Some of the most out of control people are those who think they are in control of everything.
Let me suggest a little exercise, just for fun.
Take out a piece of paper and draw a line down the middle to make two columns. Label the left column “things I can control”, and label the right column “things I can’t control”. Now start making your lists, putting in the left column all the things you can think of that you can control, (that is to say, by direct effort you can determine the outcome with certainty), and things you can’t control in the right. Right away you may notice that you don’t have enough space to list all the thing you can’t control, so let’s limit that right column to things about 1) other people, 2) yourself, 3) your circumstances.
When I do this exercise, I realize that there are very few things in the left column (things I can control), and they are these:
My own thoughts (contemplating or focusing)
My own choices
My own actions
I find that the right column (things I can’t control) is quite large, and includes things like this:
Other people’s: Behavior, choices, thoughts, feelings, opinions, attitudes, etc.
My own: Personality, intellectual capacity, physical characteristics, emotional feelings, “reflexive” thoughts, health, mortality.
Circumstances such as: My place of birth, my race, my gender, who I’m related to, consequences of my parent’s choices, bad things happening, etc.
Now some will argue that I can control some of the above, such as my feelings and my health. But I would argue that while I can make healthy choices, or do things that are likely to make me happy, that doesn’t constitute control. While I may make choices that generally should have a predictable influence on my health or feelings, I don’t have direct control over them. For instance, I could live a very healthy lifestyle and still die young, and if I could choose my feelings I would never feel anything but happy.
There is of course a connection between the things I can control and the things I can’t. To be sure, my thoughts, choices, and actions (the left column) influence many of the things in the right column, but that is not the same as being in control of them.
Based on these assumptions, let me make three observations.
If I have a finite quantity of time and mental and emotional energy (call it fuel) with which to run my life, then whatever amount of that fuel I burn by concerning myself over things I can’t control is lost. That is to say, I can’t use it to run my own life. Wasted. Gone. So if 40% of my time and energy is going toward things I can’t control, I only have 60% to live off of. Not very efficient. This is called opportunity cost.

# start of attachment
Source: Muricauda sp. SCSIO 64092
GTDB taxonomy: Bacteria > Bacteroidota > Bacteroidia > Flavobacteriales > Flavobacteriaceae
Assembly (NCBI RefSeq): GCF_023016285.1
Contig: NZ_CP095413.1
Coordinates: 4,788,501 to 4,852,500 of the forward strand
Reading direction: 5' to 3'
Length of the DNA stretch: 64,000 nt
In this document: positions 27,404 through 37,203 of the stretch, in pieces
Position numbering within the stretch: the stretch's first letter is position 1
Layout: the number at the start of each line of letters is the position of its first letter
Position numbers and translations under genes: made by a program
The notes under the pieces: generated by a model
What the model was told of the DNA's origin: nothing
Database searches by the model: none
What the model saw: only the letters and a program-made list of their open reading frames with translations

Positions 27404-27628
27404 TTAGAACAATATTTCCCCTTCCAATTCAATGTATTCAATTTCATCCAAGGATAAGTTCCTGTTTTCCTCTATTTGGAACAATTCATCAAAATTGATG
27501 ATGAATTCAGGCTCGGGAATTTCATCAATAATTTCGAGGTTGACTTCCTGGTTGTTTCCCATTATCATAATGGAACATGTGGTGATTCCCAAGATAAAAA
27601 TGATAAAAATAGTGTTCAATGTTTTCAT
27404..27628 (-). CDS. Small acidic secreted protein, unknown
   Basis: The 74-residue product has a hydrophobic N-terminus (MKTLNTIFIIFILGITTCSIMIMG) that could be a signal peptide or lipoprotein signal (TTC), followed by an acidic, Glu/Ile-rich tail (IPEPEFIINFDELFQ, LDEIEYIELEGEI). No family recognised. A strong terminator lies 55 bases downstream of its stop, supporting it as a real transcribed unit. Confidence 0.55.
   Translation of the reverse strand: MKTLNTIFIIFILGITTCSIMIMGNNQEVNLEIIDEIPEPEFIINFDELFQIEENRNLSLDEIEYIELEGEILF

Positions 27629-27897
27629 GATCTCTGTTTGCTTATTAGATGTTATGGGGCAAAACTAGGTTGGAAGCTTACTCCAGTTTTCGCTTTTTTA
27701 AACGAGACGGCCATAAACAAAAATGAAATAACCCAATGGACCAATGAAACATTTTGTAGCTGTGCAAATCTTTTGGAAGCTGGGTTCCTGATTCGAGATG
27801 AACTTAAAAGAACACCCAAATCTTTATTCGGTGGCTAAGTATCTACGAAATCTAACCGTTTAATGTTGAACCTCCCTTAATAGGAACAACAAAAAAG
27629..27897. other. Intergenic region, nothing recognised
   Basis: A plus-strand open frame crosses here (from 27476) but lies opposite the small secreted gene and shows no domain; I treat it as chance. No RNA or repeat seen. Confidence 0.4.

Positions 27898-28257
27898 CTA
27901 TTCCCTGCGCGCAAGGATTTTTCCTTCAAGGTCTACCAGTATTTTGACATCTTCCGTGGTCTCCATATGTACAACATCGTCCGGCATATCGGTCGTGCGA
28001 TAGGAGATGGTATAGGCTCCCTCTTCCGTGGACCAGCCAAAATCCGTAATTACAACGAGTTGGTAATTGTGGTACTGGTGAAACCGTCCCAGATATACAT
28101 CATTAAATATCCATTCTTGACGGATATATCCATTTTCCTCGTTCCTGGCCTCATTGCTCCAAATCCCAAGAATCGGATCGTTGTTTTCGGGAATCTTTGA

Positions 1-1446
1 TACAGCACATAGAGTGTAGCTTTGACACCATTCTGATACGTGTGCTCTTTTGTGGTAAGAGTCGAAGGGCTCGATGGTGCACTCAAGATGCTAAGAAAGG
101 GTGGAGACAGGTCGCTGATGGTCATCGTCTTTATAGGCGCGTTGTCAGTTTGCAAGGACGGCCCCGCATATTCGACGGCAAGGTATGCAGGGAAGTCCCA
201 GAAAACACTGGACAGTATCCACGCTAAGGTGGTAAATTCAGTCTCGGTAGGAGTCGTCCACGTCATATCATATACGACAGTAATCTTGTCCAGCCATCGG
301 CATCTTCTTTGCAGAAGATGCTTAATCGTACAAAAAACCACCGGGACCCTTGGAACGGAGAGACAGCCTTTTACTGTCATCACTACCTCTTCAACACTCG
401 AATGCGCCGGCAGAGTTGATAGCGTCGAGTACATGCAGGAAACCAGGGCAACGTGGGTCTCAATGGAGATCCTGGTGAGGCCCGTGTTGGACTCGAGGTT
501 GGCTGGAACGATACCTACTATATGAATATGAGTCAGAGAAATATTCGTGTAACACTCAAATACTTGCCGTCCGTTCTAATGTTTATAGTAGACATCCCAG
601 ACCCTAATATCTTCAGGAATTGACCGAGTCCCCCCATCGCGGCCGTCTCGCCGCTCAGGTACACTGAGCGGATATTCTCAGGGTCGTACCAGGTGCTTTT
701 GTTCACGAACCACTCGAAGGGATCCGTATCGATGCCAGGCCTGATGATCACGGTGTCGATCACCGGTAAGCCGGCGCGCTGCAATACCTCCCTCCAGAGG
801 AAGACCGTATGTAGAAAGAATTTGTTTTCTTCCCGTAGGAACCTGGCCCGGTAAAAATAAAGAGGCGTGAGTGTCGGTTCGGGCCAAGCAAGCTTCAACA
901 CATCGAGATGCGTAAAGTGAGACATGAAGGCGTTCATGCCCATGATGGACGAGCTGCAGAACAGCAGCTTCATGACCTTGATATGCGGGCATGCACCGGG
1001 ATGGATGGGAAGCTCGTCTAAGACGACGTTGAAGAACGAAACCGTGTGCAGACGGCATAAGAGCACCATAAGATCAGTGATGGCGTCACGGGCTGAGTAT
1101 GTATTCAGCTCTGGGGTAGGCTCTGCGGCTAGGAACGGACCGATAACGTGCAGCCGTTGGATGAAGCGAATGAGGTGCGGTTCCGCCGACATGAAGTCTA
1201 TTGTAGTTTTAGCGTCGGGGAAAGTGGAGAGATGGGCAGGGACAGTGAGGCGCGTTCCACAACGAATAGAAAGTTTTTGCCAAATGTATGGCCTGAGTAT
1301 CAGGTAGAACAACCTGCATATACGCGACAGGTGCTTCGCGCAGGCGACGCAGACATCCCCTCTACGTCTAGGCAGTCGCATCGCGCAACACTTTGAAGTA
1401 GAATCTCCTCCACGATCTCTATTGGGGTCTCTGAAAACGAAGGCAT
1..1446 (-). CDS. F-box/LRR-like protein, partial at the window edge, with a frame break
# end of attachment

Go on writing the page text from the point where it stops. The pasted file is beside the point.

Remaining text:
The “can control” items run in sequence. The ancestor of every action is a thought. I can’t do anything unless I first think it. This points to the significance of being mindful of my thinking. I should pay attention to what I am paying attention to, because those thoughts will become choices, which will become actions. Opportunity cost applies to thinking!
Although the “act of thinking” is (or can be) the starting point for our choices and actions, we all tend to make the same mistake. Instead of being intentional about directing our own thinking, we often allow what we feel to determine the the focus and quality of our thinking. That is to say if I wake in a bad mood, I am likely, (without realizing it), to let my bad mood become bad thinking which becomes bad choices and leads to bad actions. The alternative is to 1) be “in touch” with my own emotional self enough to know what I am feeling, 2) be able to accept the feeling (even if I don’t like it), 3) express it appropriately, and then 4) move on with intentionality about what I choose to “think on”.
In conclusion, most of us assume an ability to control many things that we do not, in fact, control. Trying to control these things creates worry, stress, and guilt, and it also prevents us from using our full energies to efficiently manage ourselves. Worse, we become toxic to those around us as we try to control them. If am am to live at peace with God, with others, and with myself, I must expose the lie of control in my own life, and in humility seek God, praying for His grace and the courage to trust in Him more than in myself.
There is someone in control of all things. I am not He.
Proposed action steps:
Mind your mind, pay attention to what you are paying attention to.
2) Practice acceptance of things that aren’t yours to control.
3) Take ownership of your own thoughts, choices, and actions. Don’t blame others.
4) Be emotionally honest, and cultivate relationships with safe people to share with.
5) Quit trying to fix others, and work on yourself instead.
Thank you for being the source for all things. Forgive me for my arrogance and pride in trying to control, and thereby asserting my will above yours. Please grant me grace to rest in you and your promise to love, care, and provide for me. Also I ask for the patience to wait for you, and forgiveness for others I feel have wronged me. Gratefully and in the name of Jesus I pray, amen.